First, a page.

The UN Refugee Agency says there has been an increase in the number of people fleeing South Sudan to the Democratic Republic of Congo in recent days, due to violence against civilians.
The UN Refugee Agency (UNHCR) said it is seeing a surge in arrivals from South Sudan in the Democratic Republic of the Congo (DRC). In a statement, it said in the past few days, thousands of people have been crossing the border to escape fighting and violence against civilians. It's estimated that 5,000 people have arrived in several border villages near the town of Ingbokolo, in northeast DRC's Ituri province, according to local village chiefs. There are reports that an additional 8,000 people are displaced inside South Sudan, on the outskirts of the town of Yei.
Humanitarian access to affected areas blocked
The UNHCR said people are fleeing clashes that started on January 19 between the army and one of the rebel groups, the National Salvation Front (NAS), in South Sudan's Central Equatoria State on the border between DRC and Uganda. It said the clashes are "blocking humanitarian access to the affected areas".It said those fleeing the violence - the majority of whom are women, children and the elderly - arrived by foot in DRC over the weekend. Among them are people suffering malaria or other illnesses.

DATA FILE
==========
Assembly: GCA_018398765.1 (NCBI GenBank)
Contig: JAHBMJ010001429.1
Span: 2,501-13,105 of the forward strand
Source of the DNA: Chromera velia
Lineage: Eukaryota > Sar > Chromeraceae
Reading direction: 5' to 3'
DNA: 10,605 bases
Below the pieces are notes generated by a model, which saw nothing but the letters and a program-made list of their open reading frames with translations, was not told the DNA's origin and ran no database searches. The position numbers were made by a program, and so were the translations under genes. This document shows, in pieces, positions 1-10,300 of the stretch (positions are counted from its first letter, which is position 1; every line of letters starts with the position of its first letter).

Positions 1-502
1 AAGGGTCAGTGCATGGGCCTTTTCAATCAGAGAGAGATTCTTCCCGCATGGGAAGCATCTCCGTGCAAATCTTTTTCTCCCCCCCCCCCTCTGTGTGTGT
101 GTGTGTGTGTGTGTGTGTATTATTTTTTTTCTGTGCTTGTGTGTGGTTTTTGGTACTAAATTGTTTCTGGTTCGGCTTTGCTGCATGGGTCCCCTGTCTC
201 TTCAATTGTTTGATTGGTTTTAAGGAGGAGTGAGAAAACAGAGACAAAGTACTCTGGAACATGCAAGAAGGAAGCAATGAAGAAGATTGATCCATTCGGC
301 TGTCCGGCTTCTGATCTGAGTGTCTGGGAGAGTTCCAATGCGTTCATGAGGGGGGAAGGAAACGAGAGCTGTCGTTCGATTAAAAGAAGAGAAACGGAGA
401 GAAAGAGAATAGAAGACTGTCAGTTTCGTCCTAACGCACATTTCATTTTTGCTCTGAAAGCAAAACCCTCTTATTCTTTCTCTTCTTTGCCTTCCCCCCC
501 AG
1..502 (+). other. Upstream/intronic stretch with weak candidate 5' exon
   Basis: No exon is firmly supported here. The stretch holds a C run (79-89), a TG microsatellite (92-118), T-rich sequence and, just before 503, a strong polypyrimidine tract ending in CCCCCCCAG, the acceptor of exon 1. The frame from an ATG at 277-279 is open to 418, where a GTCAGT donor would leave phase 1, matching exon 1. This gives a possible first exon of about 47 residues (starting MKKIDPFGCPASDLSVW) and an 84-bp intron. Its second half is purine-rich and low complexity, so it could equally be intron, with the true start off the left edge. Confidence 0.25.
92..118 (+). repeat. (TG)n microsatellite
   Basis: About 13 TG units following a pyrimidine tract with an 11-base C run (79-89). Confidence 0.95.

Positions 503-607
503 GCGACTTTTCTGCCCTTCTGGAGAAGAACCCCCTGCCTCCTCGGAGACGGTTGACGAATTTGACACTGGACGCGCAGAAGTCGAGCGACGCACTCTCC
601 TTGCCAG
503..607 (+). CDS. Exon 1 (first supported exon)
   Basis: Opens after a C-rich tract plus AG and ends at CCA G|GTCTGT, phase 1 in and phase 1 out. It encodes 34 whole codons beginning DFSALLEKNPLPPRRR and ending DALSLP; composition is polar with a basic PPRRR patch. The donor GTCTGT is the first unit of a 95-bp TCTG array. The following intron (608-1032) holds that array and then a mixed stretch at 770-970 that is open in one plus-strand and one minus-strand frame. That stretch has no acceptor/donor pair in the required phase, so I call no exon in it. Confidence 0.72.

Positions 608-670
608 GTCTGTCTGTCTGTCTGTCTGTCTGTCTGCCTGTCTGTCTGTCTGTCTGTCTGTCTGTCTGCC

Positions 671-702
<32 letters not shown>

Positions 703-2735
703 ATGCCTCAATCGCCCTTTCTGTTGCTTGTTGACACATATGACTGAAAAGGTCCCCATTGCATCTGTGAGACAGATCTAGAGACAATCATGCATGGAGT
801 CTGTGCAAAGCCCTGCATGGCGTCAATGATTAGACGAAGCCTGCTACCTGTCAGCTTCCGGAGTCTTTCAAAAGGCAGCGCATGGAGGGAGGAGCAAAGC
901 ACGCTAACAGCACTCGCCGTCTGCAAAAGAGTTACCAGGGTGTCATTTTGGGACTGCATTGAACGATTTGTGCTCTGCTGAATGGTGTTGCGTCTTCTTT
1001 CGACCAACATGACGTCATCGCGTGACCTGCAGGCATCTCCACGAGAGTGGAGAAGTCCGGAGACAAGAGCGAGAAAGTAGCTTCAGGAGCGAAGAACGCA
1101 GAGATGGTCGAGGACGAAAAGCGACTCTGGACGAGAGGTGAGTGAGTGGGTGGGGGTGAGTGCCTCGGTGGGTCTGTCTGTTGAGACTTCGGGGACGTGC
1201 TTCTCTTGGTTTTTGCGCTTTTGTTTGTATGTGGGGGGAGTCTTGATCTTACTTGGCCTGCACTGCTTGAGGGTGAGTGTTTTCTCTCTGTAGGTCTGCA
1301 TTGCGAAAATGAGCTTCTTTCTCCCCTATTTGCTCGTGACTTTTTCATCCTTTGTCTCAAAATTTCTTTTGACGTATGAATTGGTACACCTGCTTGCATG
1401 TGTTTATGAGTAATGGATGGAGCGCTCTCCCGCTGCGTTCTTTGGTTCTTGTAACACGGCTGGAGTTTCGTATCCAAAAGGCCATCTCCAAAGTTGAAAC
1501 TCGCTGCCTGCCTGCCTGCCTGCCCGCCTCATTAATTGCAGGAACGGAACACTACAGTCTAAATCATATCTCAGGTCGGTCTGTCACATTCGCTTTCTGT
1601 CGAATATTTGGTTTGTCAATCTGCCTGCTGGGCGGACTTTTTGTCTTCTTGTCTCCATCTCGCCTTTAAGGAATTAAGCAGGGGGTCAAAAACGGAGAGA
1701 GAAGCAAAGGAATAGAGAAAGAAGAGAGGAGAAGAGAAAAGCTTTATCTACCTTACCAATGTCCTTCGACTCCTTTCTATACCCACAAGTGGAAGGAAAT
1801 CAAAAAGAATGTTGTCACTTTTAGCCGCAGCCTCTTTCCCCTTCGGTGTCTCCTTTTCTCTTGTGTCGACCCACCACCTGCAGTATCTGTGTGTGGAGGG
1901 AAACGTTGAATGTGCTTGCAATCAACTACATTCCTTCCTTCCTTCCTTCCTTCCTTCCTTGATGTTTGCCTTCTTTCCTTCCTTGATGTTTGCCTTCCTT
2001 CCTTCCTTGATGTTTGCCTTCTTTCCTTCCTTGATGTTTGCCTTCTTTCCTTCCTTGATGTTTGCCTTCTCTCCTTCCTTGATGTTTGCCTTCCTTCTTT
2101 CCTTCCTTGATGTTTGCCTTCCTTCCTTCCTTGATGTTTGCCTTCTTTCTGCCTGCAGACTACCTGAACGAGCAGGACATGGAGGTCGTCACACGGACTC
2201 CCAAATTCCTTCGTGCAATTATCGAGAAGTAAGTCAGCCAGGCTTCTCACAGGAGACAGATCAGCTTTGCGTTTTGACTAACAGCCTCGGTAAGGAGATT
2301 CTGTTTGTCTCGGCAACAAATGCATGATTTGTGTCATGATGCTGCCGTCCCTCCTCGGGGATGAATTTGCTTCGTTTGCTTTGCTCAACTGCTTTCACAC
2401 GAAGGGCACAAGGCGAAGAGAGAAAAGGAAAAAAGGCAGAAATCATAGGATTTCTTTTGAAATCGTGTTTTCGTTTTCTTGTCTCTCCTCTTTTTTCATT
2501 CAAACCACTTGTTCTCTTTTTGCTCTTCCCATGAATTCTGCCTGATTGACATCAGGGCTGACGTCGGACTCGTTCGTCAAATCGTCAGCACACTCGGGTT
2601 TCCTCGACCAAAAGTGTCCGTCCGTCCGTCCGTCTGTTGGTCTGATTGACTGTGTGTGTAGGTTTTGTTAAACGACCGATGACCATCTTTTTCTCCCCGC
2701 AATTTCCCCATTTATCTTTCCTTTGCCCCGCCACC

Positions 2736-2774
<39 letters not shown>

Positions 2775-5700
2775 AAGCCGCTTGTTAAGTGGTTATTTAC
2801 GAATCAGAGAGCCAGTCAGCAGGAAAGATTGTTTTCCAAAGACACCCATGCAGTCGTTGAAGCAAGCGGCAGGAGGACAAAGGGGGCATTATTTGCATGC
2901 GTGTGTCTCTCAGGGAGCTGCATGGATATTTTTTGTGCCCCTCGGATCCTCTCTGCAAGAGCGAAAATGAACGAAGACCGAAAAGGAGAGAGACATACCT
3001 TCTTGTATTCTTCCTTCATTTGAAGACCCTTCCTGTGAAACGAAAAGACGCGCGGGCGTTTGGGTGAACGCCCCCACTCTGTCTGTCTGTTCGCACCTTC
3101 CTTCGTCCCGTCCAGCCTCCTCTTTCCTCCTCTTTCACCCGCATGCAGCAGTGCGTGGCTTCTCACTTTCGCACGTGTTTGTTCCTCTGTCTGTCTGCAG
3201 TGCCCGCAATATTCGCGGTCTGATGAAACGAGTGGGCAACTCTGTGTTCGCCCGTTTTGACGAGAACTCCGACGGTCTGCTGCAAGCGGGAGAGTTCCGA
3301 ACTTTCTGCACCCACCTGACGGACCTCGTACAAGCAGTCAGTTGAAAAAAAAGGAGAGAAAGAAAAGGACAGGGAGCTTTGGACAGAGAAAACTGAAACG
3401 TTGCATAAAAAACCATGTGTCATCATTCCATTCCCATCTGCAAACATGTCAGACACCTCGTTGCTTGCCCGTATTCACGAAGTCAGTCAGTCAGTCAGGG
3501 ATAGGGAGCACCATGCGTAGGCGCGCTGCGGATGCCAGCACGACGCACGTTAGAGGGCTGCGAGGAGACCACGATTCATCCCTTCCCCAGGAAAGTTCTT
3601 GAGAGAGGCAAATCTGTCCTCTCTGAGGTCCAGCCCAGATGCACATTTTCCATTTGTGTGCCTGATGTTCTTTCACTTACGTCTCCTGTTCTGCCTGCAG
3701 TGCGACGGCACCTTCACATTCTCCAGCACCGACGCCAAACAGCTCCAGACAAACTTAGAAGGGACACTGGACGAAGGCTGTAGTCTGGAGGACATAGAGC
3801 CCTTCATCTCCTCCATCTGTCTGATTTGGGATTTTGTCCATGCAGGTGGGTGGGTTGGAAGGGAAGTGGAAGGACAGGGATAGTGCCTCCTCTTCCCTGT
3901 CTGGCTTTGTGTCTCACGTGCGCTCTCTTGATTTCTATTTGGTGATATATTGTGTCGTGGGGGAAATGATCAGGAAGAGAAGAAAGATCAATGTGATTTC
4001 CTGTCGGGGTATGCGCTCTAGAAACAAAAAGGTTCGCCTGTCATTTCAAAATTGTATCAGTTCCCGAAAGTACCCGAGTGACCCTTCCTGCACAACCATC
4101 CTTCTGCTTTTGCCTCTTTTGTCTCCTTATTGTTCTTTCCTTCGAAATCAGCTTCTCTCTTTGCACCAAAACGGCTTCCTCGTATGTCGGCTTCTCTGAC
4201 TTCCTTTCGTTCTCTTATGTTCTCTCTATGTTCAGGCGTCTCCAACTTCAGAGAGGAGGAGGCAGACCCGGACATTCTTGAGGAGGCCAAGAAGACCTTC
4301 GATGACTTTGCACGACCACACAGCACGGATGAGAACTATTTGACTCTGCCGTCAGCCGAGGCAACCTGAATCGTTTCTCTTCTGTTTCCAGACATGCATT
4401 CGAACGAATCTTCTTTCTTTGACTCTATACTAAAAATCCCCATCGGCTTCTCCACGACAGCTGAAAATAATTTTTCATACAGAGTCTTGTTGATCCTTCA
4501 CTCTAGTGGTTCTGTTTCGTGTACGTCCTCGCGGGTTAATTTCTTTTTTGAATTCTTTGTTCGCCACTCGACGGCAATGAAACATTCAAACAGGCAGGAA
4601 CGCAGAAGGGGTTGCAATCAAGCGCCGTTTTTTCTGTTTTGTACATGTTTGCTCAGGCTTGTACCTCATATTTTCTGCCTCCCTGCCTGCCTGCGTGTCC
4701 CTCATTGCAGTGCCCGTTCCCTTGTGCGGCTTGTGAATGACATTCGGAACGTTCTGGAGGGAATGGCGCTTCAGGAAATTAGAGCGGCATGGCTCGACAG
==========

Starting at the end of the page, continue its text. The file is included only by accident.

Appeal to ensure civilians' safety
UNHCR staff in DRC's Ituri province said people are seeking shelter in churches, schools and abandoned houses, or sleeping in the open. The areas in which migrants have arrived are difficult to reach, with roads and bridges badly damaged and in a state of disrepair. The Congolese authorities are encouraging people to move away from the volatile border area and move further inland, where they can get better help.
The UNHCR said the conflict in South Sudan has created over 2.2 million refugees since 2013 and repeated its call for all parties in the conflict to take all possible action to ensure the safety of civilians and their freedom of movement, and to guarantee safe routes for civilians to leave conflict areas.